As dawn was breaking on the morning of 19 August 1942, Allied troops leapt ashore to the east and west of the French port of Dieppe. These were British commandoes accompanied by U.S. Rangers, tasked to silence the German gun batteries that flanked Dieppe. Other troops – the men of the 2nd Canadian Division – landed closer to Dieppe to capture the German positions that overlooked the port while, minutes later, the main body of the predominantly Canadian assaulting force began clambering from landing craft that had run onto the beach along Dieppe’s seafront. This was the start of Operation Jubilee, the Allies’ most ambitious assault upon Hitler’s so-called Fortress Europe – it quickly became a bloodbath.
The early months of 1942 had been difficult ones for Prime Minister Churchill. Stalin was demanding action in Western Europe to lessen the pressure of the 280 German divisions that were bearing down upon Stalingrad. Roosevelt was insisting that U.S. soldiers must start fighting the Germans in Europe, and Mackenzie King, the Canadian Prime Minister, desperately needed Canadian troops to become involved in the war to keep his politically divided nation together. Churchill’s response to these measures was to authorize a ‘super-raid’ upon German-held territory, and the target selected by the planners was Dieppe.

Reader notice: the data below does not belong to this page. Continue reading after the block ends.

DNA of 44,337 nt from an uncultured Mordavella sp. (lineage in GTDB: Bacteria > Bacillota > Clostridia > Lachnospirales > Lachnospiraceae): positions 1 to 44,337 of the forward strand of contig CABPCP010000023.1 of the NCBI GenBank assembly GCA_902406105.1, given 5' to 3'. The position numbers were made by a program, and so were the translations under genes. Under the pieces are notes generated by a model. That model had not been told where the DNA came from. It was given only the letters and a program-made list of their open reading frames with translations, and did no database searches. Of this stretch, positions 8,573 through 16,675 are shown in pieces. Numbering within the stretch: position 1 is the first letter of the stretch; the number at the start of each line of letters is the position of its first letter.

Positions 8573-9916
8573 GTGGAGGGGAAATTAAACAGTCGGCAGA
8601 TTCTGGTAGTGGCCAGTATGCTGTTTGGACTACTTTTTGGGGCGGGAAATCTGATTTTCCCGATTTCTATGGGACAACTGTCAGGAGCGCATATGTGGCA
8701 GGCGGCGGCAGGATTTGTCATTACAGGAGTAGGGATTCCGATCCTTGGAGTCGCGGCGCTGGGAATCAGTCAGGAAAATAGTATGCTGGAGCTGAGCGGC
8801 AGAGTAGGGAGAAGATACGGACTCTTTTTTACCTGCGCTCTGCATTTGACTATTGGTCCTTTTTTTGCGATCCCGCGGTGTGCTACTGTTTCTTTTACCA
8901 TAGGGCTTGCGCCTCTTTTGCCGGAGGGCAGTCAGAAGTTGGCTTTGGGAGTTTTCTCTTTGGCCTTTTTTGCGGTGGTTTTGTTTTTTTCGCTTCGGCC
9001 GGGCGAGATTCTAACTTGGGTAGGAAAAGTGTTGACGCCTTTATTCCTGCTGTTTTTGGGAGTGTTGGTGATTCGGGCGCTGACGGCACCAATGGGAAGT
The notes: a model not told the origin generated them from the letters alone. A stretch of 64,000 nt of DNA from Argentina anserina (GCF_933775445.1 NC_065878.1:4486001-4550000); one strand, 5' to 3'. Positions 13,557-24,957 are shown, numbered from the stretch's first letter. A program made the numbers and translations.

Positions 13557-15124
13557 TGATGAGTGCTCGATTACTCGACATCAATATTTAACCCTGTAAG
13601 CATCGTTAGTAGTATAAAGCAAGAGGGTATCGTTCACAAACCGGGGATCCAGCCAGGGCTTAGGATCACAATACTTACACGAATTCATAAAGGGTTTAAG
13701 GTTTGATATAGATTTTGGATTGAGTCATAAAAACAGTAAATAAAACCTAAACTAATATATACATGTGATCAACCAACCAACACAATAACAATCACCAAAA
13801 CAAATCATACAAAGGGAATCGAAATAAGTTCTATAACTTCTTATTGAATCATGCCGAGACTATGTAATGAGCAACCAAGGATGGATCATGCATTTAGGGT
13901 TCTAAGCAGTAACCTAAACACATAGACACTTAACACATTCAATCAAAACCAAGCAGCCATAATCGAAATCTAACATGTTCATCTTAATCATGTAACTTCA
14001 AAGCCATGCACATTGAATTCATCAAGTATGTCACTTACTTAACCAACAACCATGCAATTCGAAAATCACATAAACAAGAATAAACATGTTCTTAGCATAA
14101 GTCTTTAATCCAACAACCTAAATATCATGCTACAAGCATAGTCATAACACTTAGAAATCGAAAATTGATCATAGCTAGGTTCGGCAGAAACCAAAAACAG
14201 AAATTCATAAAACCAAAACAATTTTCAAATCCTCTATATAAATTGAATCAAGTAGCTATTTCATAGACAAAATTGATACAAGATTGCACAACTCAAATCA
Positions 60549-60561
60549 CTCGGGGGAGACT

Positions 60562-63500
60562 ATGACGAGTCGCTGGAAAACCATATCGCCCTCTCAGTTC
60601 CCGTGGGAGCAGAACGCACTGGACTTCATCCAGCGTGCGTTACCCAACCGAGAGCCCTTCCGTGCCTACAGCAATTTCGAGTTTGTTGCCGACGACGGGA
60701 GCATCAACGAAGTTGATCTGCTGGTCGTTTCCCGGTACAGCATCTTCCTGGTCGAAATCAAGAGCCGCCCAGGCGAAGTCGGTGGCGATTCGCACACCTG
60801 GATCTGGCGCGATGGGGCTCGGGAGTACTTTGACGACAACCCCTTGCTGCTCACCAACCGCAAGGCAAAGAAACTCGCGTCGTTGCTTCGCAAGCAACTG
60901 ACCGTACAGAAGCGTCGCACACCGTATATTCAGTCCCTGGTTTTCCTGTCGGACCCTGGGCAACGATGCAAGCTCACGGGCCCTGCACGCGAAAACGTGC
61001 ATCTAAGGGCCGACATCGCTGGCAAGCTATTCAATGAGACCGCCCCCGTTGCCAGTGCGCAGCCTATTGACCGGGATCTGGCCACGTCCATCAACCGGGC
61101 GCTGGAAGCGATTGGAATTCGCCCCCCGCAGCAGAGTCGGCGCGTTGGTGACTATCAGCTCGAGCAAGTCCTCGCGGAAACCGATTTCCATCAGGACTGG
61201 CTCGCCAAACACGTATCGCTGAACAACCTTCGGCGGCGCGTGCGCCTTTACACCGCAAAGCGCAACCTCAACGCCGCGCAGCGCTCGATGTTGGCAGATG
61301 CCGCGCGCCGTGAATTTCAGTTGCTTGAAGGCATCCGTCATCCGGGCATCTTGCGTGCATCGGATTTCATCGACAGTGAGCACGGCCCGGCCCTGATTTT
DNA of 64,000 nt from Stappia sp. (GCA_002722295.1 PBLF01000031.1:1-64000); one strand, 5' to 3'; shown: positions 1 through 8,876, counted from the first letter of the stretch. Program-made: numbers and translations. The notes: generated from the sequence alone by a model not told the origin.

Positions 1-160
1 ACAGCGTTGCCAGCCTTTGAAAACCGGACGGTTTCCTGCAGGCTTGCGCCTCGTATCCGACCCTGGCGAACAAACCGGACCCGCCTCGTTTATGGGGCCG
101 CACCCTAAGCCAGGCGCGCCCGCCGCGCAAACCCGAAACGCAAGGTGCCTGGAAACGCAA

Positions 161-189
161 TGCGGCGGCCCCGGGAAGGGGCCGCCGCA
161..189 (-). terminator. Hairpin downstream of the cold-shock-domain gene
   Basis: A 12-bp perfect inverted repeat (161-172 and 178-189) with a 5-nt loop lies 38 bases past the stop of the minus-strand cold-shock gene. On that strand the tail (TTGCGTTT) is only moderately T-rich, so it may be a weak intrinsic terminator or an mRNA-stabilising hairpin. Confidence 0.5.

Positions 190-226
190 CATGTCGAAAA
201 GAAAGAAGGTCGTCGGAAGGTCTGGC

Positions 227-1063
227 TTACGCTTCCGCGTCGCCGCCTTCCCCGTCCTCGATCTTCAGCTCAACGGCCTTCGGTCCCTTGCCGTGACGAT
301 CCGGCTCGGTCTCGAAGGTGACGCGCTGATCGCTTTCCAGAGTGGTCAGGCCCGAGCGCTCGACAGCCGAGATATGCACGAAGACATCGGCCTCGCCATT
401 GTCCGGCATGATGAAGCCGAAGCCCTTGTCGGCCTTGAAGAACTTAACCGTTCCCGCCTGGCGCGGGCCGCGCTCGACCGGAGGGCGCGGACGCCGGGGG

Apart from the notable success of No.4 Commando, the raid was a disaster with more than 50 per cent of the 6,086 men who landed being killed, wounded, or taken prisoner, plus all the Churchill tanks landed in support of the infantry suffered mechanical failure or were shelled into smoking wrecks. Yet amid the scenes slaughter, of confusion, and communication breakdown, were acts of almost unimaginable heroism, ingenuity, determination, and self-sacrifice to which the awarding of two Victoria Crosses paid a worthy tribute. There were also special missions associated with the raid, the details of which remained a closely guarded secret until long after the war.
This book opens a window on Operation Jubilee, allowing the reader a rare insight into the death and destruction inflicted upon the Allied force during just a few hours, and of the damage done to Dieppe itself, with many of the photographs being taken by the victorious German defenders. The raid saw the heaviest casualty figures experienced by Canadians in the Second World War, and the photographs in this book are a stark reminder of that fateful day in late summer of 1942.